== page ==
- Children will benefit greatly from support and caring expressed by the adults in their lives. Create an environment in your home or classroom that encourages respect for each other’s feelings and fears, and allows for a supportive, healing environment.
- Let children know that you are available to talk with them.
- Let children ask questions.
- It is ok if you do not have answers to all the questions. It is ok to let your child know that you do not have the answer but that you will try and find out.
- Let children know about the support being provided to students, friends, and families of the victims.
- Be aware of children who may have experienced a previous trauma and may be more vulnerable to experiencing prolonged or intense reactions and will need extra support.
- Acknowledge the frightening parts of the event.
- Explain what happened in words that children understand. Explanations should be appropriate to the child’s age, developmental stage, and language skills.
- Reassure children that they are loved and will be taken care of.
- Children who have concerns about siblings who are living on a college campus or have concerns about safety at their own school should be reassured and their concerns validated.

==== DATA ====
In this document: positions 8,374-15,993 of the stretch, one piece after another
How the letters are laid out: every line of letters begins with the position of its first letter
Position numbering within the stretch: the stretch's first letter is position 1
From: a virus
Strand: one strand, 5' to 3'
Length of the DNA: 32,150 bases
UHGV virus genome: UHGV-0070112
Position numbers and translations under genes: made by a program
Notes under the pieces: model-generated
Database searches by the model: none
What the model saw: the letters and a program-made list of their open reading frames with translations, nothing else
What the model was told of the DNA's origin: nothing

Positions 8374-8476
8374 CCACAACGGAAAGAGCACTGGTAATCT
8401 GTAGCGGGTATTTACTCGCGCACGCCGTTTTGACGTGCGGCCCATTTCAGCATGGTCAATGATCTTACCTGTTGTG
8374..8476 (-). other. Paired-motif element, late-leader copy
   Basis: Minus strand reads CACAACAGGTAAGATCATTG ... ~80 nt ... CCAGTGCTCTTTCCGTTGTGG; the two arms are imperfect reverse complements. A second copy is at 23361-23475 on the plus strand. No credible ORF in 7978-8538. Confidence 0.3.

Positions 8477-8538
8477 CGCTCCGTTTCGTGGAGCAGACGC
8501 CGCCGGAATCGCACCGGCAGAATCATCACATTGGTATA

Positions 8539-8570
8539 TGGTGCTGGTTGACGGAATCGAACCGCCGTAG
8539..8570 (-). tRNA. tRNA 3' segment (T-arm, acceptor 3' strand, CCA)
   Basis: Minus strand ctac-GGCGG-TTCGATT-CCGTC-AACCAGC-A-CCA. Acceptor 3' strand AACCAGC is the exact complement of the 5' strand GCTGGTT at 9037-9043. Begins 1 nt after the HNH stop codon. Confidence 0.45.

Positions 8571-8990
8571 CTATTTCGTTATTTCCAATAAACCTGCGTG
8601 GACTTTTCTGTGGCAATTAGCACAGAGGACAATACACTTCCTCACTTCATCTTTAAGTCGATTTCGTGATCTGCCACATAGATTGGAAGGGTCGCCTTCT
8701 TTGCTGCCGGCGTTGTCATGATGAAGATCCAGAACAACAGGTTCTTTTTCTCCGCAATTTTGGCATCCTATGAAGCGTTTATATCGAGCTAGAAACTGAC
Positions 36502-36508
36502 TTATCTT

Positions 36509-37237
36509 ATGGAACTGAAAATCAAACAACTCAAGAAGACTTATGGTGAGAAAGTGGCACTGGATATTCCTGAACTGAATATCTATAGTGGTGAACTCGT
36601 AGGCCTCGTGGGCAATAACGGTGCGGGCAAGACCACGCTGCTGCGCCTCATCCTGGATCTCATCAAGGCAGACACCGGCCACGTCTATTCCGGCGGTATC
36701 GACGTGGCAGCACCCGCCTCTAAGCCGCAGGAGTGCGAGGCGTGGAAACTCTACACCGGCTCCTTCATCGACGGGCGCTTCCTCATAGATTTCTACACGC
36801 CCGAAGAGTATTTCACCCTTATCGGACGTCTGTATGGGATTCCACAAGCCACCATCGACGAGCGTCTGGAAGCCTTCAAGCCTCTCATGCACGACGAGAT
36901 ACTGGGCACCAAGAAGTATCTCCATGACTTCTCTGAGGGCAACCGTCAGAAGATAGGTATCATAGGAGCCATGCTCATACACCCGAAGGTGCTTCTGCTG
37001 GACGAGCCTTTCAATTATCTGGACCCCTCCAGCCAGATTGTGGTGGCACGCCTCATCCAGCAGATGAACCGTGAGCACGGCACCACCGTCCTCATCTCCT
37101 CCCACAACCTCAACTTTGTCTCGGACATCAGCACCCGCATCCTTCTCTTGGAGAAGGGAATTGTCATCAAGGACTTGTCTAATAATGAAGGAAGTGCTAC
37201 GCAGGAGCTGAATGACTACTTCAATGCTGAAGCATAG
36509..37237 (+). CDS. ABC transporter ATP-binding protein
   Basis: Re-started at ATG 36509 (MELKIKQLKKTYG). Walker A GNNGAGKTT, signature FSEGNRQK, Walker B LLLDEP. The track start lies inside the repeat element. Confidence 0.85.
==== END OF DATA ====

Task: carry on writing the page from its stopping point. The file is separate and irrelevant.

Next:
- Be aware of how you talk about the event and cope with the tragedy. Children learn about how to react to traumatic situations by watching and listening to parents, peers, and the media.
- Reduce or eliminate your child’s exposure to television images and news coverage of the shooting. The frightening images and repetition of the scenes can be disturbing for children. If they do see coverage, be sure to talk with them about what they saw and what they understood about the coverage. Make sure to correct any misunderstanding or misinterpretations.
- Maintain your child’s routine as best as possible.
- For children who are too young to talk or do not feel comfortable talking about their feelings, expressive techniques such as play, art and music can provide additional ways for children to express their feelings and let you know what may be troubling them.
Many behaviors and symptoms of stress are normal for children who have just experienced a trauma. However, if you find that your child is preoccupied with the event, has ongoing sleep or eating disturbances, is experiencing intrusive thoughts or worries, is focused on fears about death, or is having difficulty going to school and leaving parents, your child should be evaluated by a mental health professional. Contact your pediatrician, family physician, or school counselor if you feel that the symptoms are persisting and are interfering with your child’s daily routines.
For more information and resources about children and traumatic stress, please visit our website at www.dcchildrens.com/ichoc. Fact sheets and other resources for parents, schools and professionals are available under the Resource section.
Copyright © by Children’s National Medical Center
Department of Psychiatry
International Center to Heal Our Children
Fact Sheets for Healing Series